A decisive position is needed to lead us out of this dark time in the history of violence against women. Once we’ve reached the other side of the pandemic, there needs to be a focused effort — supported by ongoing research and community collaboration — leading to a consortium of federal agencies, researchers, practitioners, and survivors that will examine the next steps needed to end VAWG and to address social norms that promote it.

It is also critically important for the new administration to amend the regulations on how colleges and universities respond to sexual assault, not only to assure women’s equal access to education as provided by Title IX, but also to contribute to a change in the culture that currently, at best, minimizes and, at worst, encourages sexual violence, physical abuse, and sexual harassment of women and girls. On this day dedicated to ending violence against women and girls, it is time to stop minimizing the experiences of victims and to take decisive action to hold men accountable, starting at the highest levels of government.

 

Linda M. Williams, Ph.D., is director of the Justice and Gender-Based Violence Research Initiative at the Wellesley Centers for Women at Wellesley College. Her research focuses on the justice system response to sexual violence, commercial sexual exploitation of women and children, human trafficking, intimate partner violence, and child maltreatment.

Hayley Moniz is a member of the Wellesley College class of 2022 who is majoring in Sociology. At the Wellesley Centers for Women, she was awarded the Class of 1967 Internship for the 2020-2021 academic year, which supports her work with Dr. Williams on the justice system response to sexual violence.

  3150 Hits
  0 Comments
3150 Hits
0 Comments

Eliminating Violence Against Women

I spend a lot of time thinking and talking about our research on sexual violence case attrition and why most rape cases do not go forward to prosecution. The way that cases move through the criminal justice system has been a concern to victims, practitioners, and researchers for the last 40 years. Our recent findings on sexual violence case attrition make it clear that most sexual assault reports made to the police do not result in the arrest of a perpetrator or in any prosecution. This isn’t because no one knows who the perpetrator is—it is not a reflection of random stranger-danger. Women are assaulted, raped, and murdered by someone they know much more often than by a stranger. This is true across the globe and yet the response to violence remains weak.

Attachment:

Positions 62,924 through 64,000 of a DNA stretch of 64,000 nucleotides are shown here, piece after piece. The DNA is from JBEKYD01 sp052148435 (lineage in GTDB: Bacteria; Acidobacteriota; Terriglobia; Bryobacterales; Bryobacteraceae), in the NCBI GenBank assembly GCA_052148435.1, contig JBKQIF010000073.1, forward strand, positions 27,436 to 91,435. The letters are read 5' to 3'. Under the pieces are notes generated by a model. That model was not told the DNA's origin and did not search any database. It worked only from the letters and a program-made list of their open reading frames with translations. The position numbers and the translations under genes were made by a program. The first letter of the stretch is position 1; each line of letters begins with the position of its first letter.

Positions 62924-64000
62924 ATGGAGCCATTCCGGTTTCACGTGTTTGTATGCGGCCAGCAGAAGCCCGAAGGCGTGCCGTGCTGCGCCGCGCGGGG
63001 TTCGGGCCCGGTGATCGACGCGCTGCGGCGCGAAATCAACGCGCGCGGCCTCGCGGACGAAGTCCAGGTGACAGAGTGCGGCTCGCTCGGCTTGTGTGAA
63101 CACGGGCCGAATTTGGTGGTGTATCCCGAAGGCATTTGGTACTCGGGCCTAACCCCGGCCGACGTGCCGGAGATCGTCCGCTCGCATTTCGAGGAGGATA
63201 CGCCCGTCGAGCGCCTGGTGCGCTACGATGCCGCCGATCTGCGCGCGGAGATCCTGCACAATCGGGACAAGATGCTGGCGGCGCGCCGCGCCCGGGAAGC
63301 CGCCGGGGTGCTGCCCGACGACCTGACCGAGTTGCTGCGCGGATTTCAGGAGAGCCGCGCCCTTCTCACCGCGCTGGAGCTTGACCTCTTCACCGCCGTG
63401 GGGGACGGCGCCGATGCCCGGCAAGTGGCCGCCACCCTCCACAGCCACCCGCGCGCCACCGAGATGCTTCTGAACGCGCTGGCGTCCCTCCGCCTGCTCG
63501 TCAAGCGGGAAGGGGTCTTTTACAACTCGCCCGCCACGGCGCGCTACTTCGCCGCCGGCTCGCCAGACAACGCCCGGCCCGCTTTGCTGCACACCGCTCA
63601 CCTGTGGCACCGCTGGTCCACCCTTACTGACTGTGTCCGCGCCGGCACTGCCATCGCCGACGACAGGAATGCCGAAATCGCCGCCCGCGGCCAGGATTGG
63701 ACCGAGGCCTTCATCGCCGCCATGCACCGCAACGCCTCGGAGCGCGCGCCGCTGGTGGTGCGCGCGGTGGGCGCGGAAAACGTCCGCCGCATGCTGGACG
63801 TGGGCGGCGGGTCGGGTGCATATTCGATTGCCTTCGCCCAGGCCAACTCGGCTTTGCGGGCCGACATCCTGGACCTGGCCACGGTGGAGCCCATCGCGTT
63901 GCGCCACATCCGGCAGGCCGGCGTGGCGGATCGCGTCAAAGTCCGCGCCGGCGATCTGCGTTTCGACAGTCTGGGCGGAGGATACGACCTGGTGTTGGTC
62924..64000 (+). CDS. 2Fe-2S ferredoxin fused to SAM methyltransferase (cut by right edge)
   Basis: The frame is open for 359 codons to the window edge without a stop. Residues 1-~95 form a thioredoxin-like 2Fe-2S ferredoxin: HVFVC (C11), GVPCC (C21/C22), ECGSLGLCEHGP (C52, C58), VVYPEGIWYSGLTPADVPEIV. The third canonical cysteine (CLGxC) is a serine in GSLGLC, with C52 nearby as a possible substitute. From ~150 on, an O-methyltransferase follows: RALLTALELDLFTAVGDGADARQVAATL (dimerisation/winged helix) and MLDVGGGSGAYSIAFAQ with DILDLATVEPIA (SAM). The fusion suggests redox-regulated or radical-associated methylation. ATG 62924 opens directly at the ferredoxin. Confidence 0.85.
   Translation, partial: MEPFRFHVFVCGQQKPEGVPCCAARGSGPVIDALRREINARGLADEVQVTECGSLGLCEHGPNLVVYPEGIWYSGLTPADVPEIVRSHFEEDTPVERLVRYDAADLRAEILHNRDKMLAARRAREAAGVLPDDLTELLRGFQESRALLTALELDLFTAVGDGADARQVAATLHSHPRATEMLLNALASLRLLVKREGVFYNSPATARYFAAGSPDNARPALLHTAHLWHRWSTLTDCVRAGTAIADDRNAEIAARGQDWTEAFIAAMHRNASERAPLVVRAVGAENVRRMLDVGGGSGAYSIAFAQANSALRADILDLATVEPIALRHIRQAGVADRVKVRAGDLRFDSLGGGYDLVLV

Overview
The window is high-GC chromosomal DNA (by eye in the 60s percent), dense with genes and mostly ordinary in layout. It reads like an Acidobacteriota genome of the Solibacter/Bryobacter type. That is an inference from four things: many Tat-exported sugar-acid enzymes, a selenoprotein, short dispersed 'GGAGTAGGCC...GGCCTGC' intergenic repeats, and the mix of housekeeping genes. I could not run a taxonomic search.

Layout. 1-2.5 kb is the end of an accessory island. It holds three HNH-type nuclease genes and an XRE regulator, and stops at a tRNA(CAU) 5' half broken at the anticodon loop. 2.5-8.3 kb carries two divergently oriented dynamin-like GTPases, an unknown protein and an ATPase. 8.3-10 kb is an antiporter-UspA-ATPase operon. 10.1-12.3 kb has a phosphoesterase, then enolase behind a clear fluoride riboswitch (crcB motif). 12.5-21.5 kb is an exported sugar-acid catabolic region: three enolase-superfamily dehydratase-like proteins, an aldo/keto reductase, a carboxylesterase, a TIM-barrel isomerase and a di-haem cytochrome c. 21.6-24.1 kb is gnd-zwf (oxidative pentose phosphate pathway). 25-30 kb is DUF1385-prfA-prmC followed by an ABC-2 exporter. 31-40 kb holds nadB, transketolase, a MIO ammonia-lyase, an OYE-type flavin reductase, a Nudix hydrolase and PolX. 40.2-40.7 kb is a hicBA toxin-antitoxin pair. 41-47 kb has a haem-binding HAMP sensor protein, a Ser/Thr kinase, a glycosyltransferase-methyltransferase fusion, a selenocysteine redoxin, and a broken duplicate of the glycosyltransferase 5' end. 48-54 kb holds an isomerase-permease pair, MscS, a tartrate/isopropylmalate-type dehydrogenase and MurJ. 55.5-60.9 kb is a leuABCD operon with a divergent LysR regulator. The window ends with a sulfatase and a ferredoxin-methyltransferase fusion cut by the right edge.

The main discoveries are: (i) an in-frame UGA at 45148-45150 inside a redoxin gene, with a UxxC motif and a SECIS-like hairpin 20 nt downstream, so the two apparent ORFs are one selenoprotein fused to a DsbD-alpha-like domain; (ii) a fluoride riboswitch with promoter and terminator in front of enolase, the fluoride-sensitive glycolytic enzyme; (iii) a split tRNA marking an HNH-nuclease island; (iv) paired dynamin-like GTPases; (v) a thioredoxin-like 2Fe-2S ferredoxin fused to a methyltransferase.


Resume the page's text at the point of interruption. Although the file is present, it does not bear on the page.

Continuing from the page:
Societal response to reports of sexual violence reflects deep-rooted cultural ideals about women and a feminine ideal. In our research, we found that cases are less likely to move forward when women have engaged in behaviors that signal “risk taking" like drinking alcohol or are of lower status and reputation. It is the “ideal” woman who is more likely to be believed—the conservatively dressed woman, the woman of means who was shopping or walking home from her professional position, the woman whose career and family life reflects strict adherence to social norms. So, even while we celebrate a changing cultural environment that purports that women now have more agency, independence, and are “permitted” to embrace more of the behaviors that have always been okay only for men, women who were out alone and who had been drinking when they were assaulted are less likely to find that the man who raped her is arrested or prosecuted.

Now, on the International Day for the Elimination of Violence Against Women—and after a week of more incidents of violence against women—both sexual violence and gun violence--- and amid concerns about the policy changes taking place on college campuses that will make women’s lives more difficult; and accounts of survivors of sexual assault who have been silenced, denied due process, and pushed back against on many fronts, we know we have not yet eliminated violence against women. Further, gender-based violence—violence that happens to women because they are women—is as blatant and as bigoted as violence perpetrated against one religious group. We are talking gender-based violence and femicide. How far have we really come? And what is needed to keep moving us closer to truly eliminating gender-based violence?